POLYGAMY… the very word sent chills down my spine. Among my friends and
sisters this is the scariest aspect of. Islam. The thought of having to share your ...
J3K Polygamy Now I had a problem. If men and women are equal, what about all of the things that are unequal? What about polygamy, and veiling, and men being in charge of the women and on and on? Well, there was only one thing to do: take each bull by the horns. One by one I have wrangled with them all. Some it has taken me years to resolve, and with some, I still have occasional little question marks swimming in my head. So now let’s bring out the first and worst: polygamy. POLYGAMY… the very word sent chills down my spine. Among my friends and sisters this is the scariest aspect of Islam. The thought of having to share your husband with another woman terrifies the married and unmarried alike. Even those who say they NEVER want to marry find the very thought of polygamy disgusting. Before we go any further, let me reassure you that the Quran does not advocate whole scale polygamy. As we will see, it is mentioned within a social context, and given very rigid boundaries. However, we must also recognize that our attitudes are deeply affected by… that’s right, our old friend culture. Strange as it may seem to us, there are societies where polygamy is readily accepted, and sometimes even requested by the women. You might find it interesting to read some of the stories of Mormon polygamous marriages. I was quite astonished by the obvious affection multiple wives can have for each other, and the strength with which they support this aspect of their faith. Of course, not all polygamous marriages are good, no matter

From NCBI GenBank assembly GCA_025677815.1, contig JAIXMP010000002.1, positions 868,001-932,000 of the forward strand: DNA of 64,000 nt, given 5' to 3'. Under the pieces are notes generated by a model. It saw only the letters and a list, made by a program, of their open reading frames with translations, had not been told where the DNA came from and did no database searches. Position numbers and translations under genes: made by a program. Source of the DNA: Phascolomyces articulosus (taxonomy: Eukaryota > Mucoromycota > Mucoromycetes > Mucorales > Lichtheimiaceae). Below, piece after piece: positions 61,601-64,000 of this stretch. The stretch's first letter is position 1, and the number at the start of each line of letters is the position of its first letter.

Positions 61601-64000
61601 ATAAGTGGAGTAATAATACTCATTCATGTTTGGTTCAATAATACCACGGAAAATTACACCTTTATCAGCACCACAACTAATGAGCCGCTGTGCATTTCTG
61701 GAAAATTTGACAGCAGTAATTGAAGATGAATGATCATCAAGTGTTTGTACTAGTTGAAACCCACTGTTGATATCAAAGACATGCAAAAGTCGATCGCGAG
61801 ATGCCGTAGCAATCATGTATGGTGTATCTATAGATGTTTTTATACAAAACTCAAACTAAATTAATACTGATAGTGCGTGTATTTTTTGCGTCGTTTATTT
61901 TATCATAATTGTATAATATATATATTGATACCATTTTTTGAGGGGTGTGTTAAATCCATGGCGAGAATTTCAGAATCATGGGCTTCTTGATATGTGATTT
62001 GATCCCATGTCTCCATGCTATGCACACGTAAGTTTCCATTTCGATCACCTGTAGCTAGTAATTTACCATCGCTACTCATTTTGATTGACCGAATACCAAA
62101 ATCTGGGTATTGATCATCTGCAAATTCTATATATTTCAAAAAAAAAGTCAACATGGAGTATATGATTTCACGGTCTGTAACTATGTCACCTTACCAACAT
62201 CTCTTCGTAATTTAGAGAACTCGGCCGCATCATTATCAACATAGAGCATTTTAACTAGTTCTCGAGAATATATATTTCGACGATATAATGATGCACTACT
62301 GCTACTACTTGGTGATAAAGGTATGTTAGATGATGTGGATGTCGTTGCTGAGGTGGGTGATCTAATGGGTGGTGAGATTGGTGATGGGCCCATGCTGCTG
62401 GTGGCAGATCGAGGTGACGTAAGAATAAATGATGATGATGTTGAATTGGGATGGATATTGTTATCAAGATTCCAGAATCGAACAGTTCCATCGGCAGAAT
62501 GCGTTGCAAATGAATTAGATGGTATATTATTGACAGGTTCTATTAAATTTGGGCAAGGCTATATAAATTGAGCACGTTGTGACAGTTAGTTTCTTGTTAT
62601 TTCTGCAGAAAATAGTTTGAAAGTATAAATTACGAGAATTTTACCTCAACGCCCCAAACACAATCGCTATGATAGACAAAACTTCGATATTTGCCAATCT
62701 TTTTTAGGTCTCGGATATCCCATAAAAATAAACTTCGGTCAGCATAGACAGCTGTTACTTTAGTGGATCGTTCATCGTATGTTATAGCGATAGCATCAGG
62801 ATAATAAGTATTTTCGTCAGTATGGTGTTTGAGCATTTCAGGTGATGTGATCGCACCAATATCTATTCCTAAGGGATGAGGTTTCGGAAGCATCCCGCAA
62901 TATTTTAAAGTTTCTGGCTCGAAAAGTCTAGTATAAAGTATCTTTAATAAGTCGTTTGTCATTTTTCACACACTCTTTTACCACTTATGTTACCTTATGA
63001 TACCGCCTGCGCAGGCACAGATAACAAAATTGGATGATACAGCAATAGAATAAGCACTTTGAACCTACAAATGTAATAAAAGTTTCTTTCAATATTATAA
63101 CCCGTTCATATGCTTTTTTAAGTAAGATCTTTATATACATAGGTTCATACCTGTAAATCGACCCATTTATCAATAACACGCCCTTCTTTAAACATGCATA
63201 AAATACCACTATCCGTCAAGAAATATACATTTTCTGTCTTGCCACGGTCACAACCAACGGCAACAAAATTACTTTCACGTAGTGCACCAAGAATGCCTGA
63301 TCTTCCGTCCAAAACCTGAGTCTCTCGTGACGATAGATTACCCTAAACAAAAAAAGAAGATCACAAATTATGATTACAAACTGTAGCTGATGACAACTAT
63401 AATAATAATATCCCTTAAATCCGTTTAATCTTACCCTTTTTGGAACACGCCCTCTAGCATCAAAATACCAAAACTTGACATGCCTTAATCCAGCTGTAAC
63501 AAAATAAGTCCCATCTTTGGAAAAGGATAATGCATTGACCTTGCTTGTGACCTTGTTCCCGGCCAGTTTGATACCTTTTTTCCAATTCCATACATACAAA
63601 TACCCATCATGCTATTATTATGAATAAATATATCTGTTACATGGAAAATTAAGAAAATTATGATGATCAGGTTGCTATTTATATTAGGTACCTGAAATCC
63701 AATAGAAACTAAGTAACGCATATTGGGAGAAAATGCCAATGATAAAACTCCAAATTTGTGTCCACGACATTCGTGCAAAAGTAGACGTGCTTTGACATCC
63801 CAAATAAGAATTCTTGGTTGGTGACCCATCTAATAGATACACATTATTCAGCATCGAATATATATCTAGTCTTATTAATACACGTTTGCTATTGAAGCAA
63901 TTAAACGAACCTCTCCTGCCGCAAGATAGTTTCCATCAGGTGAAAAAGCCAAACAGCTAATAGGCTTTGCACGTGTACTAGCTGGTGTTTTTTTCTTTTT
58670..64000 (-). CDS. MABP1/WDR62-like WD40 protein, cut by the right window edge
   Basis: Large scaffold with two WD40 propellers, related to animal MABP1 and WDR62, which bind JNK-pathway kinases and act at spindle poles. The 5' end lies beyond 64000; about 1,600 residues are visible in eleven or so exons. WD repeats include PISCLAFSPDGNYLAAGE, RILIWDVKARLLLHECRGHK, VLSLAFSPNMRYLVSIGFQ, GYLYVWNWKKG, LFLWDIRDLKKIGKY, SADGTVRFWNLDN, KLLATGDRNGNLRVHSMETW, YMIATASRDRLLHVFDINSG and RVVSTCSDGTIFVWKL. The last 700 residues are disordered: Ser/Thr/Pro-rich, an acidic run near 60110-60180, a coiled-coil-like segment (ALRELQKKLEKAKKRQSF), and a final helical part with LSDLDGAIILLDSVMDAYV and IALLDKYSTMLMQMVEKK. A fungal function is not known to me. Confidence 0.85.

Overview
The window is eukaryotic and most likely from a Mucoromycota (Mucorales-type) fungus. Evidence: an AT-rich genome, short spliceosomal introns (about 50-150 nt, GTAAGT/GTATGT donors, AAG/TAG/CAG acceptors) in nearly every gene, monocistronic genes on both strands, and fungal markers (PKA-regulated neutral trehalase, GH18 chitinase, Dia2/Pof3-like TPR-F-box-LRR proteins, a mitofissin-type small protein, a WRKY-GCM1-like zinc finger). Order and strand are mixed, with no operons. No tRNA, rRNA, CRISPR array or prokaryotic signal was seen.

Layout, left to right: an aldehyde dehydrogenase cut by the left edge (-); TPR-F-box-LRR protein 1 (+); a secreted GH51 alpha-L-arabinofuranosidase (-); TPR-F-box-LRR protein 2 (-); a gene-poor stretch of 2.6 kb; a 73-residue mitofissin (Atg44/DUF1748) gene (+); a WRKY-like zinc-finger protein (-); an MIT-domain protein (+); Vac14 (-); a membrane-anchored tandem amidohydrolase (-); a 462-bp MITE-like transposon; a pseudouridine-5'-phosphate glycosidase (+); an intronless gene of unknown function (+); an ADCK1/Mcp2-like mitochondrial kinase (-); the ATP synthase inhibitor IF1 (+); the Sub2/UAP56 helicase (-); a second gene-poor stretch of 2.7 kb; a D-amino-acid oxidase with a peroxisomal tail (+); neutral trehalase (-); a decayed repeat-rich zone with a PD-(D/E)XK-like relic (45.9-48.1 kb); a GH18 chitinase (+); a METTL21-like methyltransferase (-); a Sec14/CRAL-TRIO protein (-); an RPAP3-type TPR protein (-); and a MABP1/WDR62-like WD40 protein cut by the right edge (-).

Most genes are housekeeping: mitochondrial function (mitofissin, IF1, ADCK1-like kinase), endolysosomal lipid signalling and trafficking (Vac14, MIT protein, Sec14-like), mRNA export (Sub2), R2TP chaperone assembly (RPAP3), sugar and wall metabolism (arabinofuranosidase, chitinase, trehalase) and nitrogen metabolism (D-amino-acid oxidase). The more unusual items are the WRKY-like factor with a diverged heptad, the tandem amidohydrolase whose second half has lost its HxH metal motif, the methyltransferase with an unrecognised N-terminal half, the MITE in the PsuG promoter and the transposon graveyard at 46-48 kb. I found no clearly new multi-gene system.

24 | Women’s Rights, the Quran and Islam what society we are talking about. Then, neither are all monogamous ones. In cases where polygamous marriages are good, the women can be loving support for one another. In a hostile environment, such support might mean the difference between survival and death. For early Mormon settlers it often meant the difference between isolated loneliness and caring female companionship. Serious objection to Mormon polygamy did not come mainly from Mormon women, but from outside the community. In fact, it seems to have been one of the major causes, if not the major cause, for the terrible persecution of this group. However, some of the Old Testament prophets—for example Jacob, David, and Solomon—had more than one wife. Thus to the Mormons, polygamy is clearly allowed by God. Polygamy was an accepted way of life in the era of the Old Testament. I am not aware of anything in the New Testament that forbids it, but in his letters Paul seems to indicate that marrying only once is preferred. One of the requirements he gives for becoming either a bishop or a presbyter is that the candidate be married only one time. This would include polygamous situations as well as re-marriage after divorce. (Please see 1 Timothy 3:2 and Titus 1:6.) Now what about polygamy in Islam? We are all familiar with the typical stereotype of the Arab sheik with his harem. In many parts of the Muslim world this stereotype is quite valid, and polygamy is an expected way of life. In these areas, multiple wives indicate a man’s wealth and social position. There is a general understanding among Muslims that a man may have up to four wives at one time. Although in some situations the older wives may lose some of their status when new wives come into the family, the first wife traditionally retains a special position. It is not only Mormon women who have positive experiences in polygamous marriages. When I was first being introduced to Islam I had a friend from Turkey who shared her childhood experience with polygamy. She had grown up next door to a